Perhaps my new favorite credit sequence I've done for a Joe Baughman video (possibly beating out the Right Time end credits). Joe devised the video concept well before Stranger Things was released on Netflix, but now it looks like a direct rip off. He actually conceived it for a different Caveman song; then they wanted us to keep the concept but use it for a second song; then once the label saw the finalized video, Joe was asked to re-edit it to a third song. Unfortunately, of the three songs, "The State of Mind" is the weakest fit (although I personally enjoy the song itself the most). It was really fun seeing it edited to the second song "Life or Just Living". Although that pairing seems near impossible (such an upbeat song with such dark subject matter), it worked really well as an homage to the "R-rated horror movies with kids" of the 80's (curse you, Stranger Things for stealing our retro concept and being so much more successful!)--particularly with the wonderful little synthesizer hook in the song.

Random Notes:

  • Much of my compositing time was spent lengthening the vomit streams. As it turns out, just spitting out what fits in one's mouth doesn't look like much. So we filmed our vomit concoction being dumped out of a cup, and I cut it out from the background and inserted it after the initial "spew" that our actor, Miah, did with his mouth. And then of course, outside of compositing the wonderful claymation figures, I spent a lot of time on the final shot of the "eye blast" that is frozen prior to the credits.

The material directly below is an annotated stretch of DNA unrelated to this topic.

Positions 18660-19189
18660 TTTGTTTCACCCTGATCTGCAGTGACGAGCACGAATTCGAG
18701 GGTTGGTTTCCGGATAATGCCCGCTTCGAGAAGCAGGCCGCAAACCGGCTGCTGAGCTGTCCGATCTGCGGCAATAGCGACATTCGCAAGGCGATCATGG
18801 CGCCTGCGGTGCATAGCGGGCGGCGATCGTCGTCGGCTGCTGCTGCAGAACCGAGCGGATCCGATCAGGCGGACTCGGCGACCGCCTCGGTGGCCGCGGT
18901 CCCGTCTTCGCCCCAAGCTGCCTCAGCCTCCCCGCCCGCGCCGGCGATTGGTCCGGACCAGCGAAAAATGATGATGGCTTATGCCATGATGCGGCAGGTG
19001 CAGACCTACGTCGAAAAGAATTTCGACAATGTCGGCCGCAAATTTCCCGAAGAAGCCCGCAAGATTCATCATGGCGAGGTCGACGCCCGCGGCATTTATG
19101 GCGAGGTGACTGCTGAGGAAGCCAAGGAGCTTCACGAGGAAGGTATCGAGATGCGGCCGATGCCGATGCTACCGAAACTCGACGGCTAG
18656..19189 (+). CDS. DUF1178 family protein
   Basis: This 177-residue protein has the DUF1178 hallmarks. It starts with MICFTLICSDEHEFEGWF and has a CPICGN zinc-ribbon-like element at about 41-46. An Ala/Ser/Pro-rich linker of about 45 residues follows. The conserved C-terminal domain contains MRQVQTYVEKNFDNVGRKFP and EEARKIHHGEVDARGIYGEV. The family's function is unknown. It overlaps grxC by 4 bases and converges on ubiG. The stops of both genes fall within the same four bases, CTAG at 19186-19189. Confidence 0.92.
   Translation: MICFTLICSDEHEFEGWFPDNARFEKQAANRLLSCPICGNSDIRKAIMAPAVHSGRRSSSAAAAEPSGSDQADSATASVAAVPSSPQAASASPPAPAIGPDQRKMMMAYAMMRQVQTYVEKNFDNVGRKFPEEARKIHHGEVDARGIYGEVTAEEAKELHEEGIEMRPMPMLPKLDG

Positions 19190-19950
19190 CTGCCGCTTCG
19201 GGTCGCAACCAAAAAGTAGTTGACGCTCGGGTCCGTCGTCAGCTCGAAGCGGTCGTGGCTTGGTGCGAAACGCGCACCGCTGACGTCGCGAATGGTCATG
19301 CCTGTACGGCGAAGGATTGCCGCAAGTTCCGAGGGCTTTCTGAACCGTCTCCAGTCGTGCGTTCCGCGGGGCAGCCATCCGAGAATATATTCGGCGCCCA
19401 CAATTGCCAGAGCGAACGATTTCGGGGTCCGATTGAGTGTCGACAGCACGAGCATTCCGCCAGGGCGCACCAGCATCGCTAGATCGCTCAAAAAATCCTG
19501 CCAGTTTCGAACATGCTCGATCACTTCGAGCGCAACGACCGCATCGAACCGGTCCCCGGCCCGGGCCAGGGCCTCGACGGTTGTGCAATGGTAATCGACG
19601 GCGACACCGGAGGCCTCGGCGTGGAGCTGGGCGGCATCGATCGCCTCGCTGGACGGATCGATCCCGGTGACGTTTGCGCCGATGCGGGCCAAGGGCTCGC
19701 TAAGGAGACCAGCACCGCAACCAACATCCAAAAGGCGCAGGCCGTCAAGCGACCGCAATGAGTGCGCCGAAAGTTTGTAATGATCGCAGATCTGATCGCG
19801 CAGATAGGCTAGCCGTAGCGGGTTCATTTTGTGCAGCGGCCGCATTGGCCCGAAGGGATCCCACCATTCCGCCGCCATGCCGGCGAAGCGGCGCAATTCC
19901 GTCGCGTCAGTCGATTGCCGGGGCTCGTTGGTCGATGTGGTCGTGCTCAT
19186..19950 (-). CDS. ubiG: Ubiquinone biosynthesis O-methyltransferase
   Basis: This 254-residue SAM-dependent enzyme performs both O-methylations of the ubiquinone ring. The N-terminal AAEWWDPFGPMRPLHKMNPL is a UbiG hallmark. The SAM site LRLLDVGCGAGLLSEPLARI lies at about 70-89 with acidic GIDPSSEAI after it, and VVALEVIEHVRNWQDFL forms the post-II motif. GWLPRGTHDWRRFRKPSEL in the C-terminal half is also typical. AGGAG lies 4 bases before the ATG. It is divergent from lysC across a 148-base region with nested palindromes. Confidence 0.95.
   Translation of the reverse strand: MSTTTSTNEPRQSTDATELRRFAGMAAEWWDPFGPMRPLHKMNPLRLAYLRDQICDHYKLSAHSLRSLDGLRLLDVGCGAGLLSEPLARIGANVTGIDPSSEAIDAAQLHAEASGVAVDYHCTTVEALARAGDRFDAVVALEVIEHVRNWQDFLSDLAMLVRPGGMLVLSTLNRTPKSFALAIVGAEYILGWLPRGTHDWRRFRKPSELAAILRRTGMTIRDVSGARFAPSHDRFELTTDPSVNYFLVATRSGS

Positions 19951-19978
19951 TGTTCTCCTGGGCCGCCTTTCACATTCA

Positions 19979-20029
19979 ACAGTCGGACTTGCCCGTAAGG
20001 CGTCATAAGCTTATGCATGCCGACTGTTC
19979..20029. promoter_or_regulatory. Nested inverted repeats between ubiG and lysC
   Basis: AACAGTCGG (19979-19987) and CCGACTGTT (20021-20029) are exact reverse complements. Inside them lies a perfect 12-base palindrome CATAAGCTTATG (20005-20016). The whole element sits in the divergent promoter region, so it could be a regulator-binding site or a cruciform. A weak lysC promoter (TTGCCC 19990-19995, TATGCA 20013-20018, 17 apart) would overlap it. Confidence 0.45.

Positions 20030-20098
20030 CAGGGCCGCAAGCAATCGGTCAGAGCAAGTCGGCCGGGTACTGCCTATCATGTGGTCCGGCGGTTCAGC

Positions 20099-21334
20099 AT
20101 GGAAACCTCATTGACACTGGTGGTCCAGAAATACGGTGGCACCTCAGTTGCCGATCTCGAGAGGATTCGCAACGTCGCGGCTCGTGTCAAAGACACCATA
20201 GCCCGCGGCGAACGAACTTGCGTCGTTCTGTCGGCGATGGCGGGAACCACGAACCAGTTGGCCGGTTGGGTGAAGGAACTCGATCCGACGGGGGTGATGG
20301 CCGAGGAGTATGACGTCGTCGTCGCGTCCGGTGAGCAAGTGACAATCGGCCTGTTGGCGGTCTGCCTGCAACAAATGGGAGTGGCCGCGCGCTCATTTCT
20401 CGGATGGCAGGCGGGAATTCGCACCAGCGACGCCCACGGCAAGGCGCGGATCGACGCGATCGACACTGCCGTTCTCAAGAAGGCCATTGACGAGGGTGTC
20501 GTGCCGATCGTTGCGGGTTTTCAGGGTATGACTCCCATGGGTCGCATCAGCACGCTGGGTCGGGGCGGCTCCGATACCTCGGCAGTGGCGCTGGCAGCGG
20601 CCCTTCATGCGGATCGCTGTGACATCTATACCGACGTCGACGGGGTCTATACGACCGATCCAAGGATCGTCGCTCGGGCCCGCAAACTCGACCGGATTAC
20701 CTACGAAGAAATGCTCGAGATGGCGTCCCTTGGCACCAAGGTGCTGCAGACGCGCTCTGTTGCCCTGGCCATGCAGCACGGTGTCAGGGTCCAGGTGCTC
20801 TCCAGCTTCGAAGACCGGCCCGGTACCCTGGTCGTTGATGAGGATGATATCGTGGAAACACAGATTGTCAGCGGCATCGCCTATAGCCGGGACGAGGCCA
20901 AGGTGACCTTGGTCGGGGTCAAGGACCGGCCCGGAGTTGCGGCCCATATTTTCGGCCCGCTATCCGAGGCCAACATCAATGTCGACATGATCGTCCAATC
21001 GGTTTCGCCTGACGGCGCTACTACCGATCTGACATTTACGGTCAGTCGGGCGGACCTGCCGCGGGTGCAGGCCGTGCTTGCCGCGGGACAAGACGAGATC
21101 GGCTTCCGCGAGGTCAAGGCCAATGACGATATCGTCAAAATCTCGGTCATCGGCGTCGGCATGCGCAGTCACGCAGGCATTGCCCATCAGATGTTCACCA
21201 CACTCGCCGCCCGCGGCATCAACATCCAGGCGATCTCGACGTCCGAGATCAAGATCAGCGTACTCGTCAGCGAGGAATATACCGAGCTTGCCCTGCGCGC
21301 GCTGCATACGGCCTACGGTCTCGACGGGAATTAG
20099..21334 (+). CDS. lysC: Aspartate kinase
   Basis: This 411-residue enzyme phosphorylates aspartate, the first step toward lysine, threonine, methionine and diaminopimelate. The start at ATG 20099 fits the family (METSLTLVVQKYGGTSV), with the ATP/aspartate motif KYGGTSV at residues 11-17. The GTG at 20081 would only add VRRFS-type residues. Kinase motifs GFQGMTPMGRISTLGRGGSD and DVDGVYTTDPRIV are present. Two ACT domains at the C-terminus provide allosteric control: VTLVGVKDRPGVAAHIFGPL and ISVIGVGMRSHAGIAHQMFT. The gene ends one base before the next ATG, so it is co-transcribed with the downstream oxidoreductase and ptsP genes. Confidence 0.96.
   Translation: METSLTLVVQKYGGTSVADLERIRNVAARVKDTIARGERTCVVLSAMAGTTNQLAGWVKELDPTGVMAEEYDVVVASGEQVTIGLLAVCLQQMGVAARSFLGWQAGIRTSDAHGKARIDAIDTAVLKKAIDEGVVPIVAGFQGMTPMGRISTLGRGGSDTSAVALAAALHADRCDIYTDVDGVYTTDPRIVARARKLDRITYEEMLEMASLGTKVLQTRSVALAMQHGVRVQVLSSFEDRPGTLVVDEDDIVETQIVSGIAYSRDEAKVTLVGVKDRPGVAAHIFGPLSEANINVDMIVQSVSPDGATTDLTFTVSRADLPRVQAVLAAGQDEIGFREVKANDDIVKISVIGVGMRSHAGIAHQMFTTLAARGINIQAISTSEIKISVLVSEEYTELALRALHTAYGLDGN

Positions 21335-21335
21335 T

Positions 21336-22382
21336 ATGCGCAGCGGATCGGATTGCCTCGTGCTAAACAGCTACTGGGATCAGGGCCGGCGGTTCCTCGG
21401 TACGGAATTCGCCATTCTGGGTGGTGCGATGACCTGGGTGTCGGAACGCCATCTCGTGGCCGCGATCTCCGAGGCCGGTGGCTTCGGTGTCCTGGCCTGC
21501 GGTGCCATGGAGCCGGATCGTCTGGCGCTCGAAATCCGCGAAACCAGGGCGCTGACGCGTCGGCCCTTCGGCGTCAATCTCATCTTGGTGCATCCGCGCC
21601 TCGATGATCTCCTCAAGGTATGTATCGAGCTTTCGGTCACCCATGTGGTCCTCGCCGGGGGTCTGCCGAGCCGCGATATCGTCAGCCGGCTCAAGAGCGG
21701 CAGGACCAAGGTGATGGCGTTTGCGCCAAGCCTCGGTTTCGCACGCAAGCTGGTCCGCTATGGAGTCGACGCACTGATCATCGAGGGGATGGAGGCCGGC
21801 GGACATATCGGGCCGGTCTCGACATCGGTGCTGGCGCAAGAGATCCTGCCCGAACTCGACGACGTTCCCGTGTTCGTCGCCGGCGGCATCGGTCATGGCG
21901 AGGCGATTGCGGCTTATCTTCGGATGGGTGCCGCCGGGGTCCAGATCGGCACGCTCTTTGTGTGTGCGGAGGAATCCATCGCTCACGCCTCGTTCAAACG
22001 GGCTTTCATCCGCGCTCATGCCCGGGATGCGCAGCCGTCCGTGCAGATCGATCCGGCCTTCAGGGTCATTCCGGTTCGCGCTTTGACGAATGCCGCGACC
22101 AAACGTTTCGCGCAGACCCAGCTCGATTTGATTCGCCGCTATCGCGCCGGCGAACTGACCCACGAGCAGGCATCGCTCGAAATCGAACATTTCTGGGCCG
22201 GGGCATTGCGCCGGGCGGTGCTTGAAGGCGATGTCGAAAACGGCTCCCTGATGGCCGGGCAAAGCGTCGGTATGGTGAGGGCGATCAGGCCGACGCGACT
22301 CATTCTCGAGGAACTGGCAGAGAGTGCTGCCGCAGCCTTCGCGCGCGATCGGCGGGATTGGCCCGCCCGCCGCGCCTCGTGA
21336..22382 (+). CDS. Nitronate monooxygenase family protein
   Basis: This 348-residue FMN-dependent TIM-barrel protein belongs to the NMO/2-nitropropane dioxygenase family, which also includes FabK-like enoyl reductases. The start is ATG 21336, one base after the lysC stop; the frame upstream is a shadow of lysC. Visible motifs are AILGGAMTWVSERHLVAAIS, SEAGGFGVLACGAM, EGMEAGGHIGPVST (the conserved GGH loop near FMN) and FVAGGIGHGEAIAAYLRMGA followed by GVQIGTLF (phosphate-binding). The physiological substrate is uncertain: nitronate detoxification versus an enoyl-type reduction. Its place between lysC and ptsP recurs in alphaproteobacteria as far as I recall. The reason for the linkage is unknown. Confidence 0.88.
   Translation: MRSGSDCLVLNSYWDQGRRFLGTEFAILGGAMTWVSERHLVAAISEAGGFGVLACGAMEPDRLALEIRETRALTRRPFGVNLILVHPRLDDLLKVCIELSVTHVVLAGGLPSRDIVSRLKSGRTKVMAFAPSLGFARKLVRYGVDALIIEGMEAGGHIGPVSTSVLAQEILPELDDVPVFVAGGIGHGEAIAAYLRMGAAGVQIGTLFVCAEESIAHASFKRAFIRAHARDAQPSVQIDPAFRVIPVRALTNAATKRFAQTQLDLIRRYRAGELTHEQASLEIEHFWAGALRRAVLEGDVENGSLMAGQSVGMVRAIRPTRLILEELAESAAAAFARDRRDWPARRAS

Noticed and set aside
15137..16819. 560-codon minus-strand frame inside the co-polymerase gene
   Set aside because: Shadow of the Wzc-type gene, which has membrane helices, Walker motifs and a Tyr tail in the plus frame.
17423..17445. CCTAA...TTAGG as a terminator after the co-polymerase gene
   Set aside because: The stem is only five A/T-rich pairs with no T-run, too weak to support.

• Joe gave me carte blanche with the end credits. I had just, for the first time, watched the horror classic Sleepaway Camp, and was blown away by the ending shot, which segued into the credits with a grimy sort of solarizing effect that looked super 80's (if you're feeling daring you can find the extremely NSFW ending/credit sequence on Youtube--but if you're a horror fan, you should really just watch the entire movie because it has maybe the most insane ending of any horror movie I've ever seen--found, in its entirety, legally on YouTube for free here). So needless to say, this was my inspiration for the credit sequence. So I spent a lot of time adding the appropriate pulpy, graininess and shaky look to the end credits that fits my memory of the scary films of the time found on VHS--the degraded nature of the format adding to the seedy illicitness of these nasty little flicks. I also looked to the great, much less explicit 80s Canadian horror film The Changeling for their aesthetic, though there's a much less conspicuous similarity.